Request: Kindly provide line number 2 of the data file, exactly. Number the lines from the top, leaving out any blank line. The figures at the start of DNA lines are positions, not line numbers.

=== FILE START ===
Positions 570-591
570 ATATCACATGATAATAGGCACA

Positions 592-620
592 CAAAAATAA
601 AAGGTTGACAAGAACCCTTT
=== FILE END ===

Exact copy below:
570 ATATCACATGATAATAGGCACA